# Expectations of Products of Independent Random Variables

Let X and Y be independent random variables, and let f and g be Borel – measurable functions on R. I will show now that

E [f(X)g(Y)] = (E [f(X)])(E [g(Y)]). (2.30)

In general, (2.30) does not hold, although there are cases in which it holds for dependent X and Y. As an example of a case in which (2.30) does not hold, let X = U0 ■ U1 and X = U0 ■ U2, where U0, U1, and U2 are independent and

uniformly [0, 1] distributed, and let f (x) = x, g(x) = x. The joint density of

U0, U1 and U2 is

h(u0, u1, u2) = 1 if (u0, u 1, u2)T є [0, 1] x [0, 1] x [0, 1], h(u0, u1, u2) = 0 elsewhere;

hence, E[X ■ Y] = E[ Uo U1 U2 ]

1 1 1

/// u0u1U2du0 du1 du2 J u0 du0 J u1du1 J u2du2

000

(1/3) x (1/2) x (1/2) = 1/12, whereas E [f(X)] = E [X]

 00

 and similarly, E [g(Y)] = E [Y] = 1/4. As an example of dependent random variables X and Y for which (2.30) holds, now let X = U0(U1 – 0.5) and Y = U0(U2 – 0.5), where U0, U1, and U2 are the same as before, and again f (x) = x, g(x) = x. Then it is easy to show that E[X ■ Y] = E[X] = E[Y] = 0. To prove (2.30) for independent random variables X and Y, let f and g be simple functions, f (x) = J2Г=1 aiI(x є Ai), g(x) = YTj=1 PjI(x є Bj), where the Ai’s are disjoint Borel sets and the Bj’s are disjoint Borel sets. Then = ai P({ш є й : X(ш) є Ai})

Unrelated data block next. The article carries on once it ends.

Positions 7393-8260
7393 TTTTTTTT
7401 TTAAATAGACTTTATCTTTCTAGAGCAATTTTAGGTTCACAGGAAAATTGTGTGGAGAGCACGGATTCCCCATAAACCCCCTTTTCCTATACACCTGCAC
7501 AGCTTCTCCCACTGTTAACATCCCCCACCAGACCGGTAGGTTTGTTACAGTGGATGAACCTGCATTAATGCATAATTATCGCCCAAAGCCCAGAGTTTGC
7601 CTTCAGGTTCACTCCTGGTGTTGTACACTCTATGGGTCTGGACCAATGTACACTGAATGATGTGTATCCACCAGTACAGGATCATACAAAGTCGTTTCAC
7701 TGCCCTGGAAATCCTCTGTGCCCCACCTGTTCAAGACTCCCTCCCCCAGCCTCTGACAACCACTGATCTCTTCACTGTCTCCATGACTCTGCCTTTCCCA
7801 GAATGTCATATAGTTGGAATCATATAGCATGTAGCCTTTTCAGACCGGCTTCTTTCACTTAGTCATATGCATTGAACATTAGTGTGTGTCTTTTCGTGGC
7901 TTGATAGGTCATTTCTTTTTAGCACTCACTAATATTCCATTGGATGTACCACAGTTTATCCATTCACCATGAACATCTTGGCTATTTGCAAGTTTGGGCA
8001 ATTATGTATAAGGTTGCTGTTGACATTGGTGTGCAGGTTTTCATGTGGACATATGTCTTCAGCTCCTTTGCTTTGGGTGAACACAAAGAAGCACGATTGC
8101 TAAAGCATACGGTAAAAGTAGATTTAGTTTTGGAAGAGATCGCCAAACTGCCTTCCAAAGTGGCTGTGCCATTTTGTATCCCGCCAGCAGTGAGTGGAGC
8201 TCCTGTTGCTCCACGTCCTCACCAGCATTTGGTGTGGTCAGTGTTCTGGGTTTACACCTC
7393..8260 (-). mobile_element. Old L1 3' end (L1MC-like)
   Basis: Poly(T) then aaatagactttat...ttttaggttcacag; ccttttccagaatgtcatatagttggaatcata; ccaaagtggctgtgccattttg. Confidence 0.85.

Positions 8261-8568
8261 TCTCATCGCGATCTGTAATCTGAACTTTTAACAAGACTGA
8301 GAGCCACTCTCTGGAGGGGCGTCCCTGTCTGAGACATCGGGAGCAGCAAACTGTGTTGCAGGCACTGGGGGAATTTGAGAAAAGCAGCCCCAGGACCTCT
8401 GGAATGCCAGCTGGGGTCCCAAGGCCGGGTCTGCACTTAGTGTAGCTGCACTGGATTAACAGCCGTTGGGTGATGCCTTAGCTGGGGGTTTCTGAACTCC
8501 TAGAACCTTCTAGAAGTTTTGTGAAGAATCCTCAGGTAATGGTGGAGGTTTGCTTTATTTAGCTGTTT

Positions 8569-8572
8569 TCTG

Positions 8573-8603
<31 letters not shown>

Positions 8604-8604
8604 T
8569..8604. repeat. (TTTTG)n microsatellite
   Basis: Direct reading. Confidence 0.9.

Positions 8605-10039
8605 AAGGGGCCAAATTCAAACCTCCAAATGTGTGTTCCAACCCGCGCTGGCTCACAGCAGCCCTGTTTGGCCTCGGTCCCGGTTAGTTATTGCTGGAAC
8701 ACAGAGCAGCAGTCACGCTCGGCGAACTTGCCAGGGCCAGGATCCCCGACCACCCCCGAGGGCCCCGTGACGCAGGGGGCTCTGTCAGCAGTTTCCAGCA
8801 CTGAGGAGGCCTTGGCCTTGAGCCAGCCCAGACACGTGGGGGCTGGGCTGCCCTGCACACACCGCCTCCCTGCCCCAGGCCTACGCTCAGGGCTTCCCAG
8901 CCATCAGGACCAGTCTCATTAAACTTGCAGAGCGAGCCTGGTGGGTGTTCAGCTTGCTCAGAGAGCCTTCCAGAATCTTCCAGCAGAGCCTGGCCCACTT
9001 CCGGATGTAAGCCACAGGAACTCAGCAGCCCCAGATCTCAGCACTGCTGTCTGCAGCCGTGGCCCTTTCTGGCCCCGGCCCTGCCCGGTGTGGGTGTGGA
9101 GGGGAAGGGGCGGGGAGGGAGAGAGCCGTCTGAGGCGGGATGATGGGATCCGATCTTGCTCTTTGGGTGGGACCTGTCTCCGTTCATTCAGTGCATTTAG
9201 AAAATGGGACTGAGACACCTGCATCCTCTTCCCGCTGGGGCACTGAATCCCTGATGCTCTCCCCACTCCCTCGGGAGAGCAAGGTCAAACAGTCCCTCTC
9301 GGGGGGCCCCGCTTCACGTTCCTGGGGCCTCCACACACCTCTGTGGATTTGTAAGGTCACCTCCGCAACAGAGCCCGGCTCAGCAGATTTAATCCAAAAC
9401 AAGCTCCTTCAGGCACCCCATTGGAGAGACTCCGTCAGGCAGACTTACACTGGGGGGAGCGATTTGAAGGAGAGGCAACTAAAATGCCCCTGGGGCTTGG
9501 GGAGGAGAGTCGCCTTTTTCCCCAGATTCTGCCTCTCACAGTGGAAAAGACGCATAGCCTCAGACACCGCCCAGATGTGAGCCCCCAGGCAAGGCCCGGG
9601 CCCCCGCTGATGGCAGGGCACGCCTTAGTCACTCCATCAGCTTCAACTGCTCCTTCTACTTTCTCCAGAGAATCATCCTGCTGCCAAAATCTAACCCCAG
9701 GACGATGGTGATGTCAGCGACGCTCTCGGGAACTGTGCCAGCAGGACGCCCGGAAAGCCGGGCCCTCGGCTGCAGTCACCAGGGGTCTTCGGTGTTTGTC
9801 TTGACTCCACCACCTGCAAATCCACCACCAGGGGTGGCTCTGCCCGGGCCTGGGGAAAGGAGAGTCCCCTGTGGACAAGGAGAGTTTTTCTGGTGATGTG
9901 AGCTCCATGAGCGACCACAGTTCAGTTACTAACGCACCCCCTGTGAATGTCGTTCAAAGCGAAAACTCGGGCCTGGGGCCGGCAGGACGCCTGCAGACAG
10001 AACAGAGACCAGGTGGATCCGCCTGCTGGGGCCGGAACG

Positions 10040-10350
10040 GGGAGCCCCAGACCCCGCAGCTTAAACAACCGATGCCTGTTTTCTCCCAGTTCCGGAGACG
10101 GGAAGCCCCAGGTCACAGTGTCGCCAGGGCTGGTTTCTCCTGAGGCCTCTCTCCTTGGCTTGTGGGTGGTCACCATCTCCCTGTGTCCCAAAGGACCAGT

j

 х ^Е Pj P({ш є й : Y(ш) є Bj}) = (E [ f (X)])(E [g(Y)])

 because, by the independence of X and Y, P(X є Ai and Y є Bj) = P(X є Ai)P(Y є Bj). From this result the next theorem follows more generally:

Theorem 2.20: LetXand Ybe random vectors in Rp andR?, respectively. Then X and Y are independent if and only if E [f (X)g(Y)] = (E [f (X)])(E [g(Y)]) for all Borel-measurable functions fand g on Кp and R?, respectively, for which the expectations involved are defined.

This theorem implies that independent random variables are uncorrelated. The reverse, however, is in general not true. A counterexample is the case I have considered before, namely, X = Uo(Ui – 0.5) and Y = U0(U2 — 0-5), where U0, U1, and U2 are independent and uniformly [0, 1] distributed. In this case, E[X ■ Y] = E[X] = E[Y] = 0; hence, cov(X, Y) = 0, but X and Y are dependent owing to the common factor U0. The latter can be shown formally in different ways, but the easiest way is to verify that, for example, E[X2 ■ Y2] = (E[X2])(E[Y2]), and thus the dependence of X and Y follows from Theorem 2.20.